Construction is complete for Edwin's Place, a $75-million supportive housing development in Brooklyn', Governor Andrew M. Cuomo announced yesterday.
The project, which was developed by New York-based non-profit Breaking Ground, is located at 7 Livonia Avenue in Brownsville. The eight-story building features 126 studio, one-, two- and three-bedroom apartments on its upper floors, which are earmarked for formerly homeless and low-income individuals, as well as veterans and families from Brownsville. At street-level, roughly 3,000 square feet of retail space will be occupied by the Brooklyn-based non-profit organization Power of Two.
"Our most vulnerable New Yorkers deserve to have a safe, decent and affordable place to call home, as well as access to the vital services they need," said Cuomo in a news release. "Edwin's Place is an example of what we are doing to make that a reality across Brooklyn's neighborhoods. Our ongoing fight to end homelessness and housing insecurity means investing in high-quality supportive developments like this that benefit both residents and the entire community."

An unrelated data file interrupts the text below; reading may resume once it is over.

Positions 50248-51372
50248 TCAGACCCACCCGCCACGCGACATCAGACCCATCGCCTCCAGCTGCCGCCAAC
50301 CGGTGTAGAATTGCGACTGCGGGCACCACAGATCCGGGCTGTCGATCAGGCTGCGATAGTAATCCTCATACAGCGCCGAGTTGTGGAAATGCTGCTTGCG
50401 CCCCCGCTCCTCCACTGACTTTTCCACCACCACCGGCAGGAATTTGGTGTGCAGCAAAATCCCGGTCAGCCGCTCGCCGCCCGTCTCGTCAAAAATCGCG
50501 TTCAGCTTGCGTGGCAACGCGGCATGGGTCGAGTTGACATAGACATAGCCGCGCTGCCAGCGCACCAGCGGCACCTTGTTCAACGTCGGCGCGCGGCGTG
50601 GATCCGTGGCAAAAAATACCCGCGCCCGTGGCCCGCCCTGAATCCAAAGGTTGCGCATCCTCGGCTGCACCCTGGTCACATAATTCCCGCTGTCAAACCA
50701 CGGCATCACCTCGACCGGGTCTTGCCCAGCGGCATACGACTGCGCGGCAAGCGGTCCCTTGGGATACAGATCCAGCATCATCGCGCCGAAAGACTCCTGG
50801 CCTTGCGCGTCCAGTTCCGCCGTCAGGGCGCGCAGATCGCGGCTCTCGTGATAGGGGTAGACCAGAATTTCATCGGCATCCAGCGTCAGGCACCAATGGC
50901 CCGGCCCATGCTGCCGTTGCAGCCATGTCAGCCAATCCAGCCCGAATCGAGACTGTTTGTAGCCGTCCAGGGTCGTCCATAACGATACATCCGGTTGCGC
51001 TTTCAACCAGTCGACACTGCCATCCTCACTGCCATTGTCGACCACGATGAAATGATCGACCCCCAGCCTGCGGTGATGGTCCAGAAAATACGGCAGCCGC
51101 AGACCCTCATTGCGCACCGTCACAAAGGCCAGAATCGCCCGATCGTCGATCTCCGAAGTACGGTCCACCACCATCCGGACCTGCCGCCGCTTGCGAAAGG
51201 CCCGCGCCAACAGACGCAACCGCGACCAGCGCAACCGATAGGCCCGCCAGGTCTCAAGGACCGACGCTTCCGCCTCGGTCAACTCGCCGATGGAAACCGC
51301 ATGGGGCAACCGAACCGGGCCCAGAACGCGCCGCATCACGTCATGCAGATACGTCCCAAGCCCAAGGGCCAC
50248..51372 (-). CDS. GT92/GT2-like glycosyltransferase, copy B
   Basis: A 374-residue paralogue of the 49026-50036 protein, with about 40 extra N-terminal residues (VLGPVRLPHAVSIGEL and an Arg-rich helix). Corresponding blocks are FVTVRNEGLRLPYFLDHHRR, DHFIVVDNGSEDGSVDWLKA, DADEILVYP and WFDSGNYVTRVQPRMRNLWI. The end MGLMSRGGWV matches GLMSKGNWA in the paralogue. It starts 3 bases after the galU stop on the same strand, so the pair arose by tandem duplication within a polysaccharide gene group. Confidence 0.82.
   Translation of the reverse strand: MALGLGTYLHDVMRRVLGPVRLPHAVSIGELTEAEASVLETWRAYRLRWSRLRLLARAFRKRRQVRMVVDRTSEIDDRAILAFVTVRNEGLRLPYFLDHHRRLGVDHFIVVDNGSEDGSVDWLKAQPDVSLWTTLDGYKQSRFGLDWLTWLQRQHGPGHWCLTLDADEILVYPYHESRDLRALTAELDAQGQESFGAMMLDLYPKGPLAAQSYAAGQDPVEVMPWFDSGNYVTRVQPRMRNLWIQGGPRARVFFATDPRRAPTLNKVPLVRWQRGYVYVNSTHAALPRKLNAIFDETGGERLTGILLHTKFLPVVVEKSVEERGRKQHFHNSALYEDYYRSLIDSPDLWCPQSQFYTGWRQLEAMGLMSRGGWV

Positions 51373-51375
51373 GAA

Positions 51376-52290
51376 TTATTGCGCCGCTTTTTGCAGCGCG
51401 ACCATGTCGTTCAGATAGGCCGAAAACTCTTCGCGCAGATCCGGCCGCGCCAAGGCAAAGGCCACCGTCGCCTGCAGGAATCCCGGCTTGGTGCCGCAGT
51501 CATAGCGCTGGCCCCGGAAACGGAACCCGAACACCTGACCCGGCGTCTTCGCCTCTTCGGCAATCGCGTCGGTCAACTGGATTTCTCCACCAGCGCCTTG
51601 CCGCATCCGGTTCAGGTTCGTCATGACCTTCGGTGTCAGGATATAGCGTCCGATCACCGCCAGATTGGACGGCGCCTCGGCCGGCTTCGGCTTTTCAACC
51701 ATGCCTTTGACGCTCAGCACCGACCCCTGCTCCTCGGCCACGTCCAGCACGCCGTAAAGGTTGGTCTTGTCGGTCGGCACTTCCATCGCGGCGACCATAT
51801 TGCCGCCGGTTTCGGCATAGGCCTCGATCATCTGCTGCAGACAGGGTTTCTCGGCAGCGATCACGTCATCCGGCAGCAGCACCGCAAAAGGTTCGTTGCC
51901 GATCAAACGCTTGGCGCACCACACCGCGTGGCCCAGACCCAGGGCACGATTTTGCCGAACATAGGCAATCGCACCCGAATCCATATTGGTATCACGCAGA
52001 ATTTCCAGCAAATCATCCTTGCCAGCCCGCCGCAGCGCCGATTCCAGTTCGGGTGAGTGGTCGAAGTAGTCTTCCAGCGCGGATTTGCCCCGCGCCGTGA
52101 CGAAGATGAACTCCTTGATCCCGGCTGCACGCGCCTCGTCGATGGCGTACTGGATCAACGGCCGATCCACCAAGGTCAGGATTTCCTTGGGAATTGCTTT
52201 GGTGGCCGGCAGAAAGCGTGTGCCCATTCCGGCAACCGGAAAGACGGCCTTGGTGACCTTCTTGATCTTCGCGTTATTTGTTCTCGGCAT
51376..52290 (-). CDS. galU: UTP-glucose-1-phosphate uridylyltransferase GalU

Robert A.M. Stern Architects designed Edwin's Place, which sits a block away from Saratoga Avenue Station.
"At the corner Livonia Avenue and Grafton Street, the building is set back to accommodate the curve of the adjacent elevated New York City Subway tracks," reads a project description from the Breaking Ground website. "A metal and glass curtainwall bay above the entry provides a focal point to the south facade and light to the elevator lobbies."
The project's on-site social services are to be administered by African American Planning Commission, Inc. Edwin's Place is the first collaboration between the AAPC and Breaking Ground.
Funding for Edwin's Place included $11.7 million in tax-exempt bonds and federal low-income housing tax credits, which were leveraged to secure $31.5 million in equity and nearly $9.5 million in subsidies. Other sources included the Office of Temporary and Disability Assistance, the New York City Department of Housing Preservation and Development, and National Grid.
The project is Breaking Ground's seventh development in Brooklyn, and its 25th in New York City.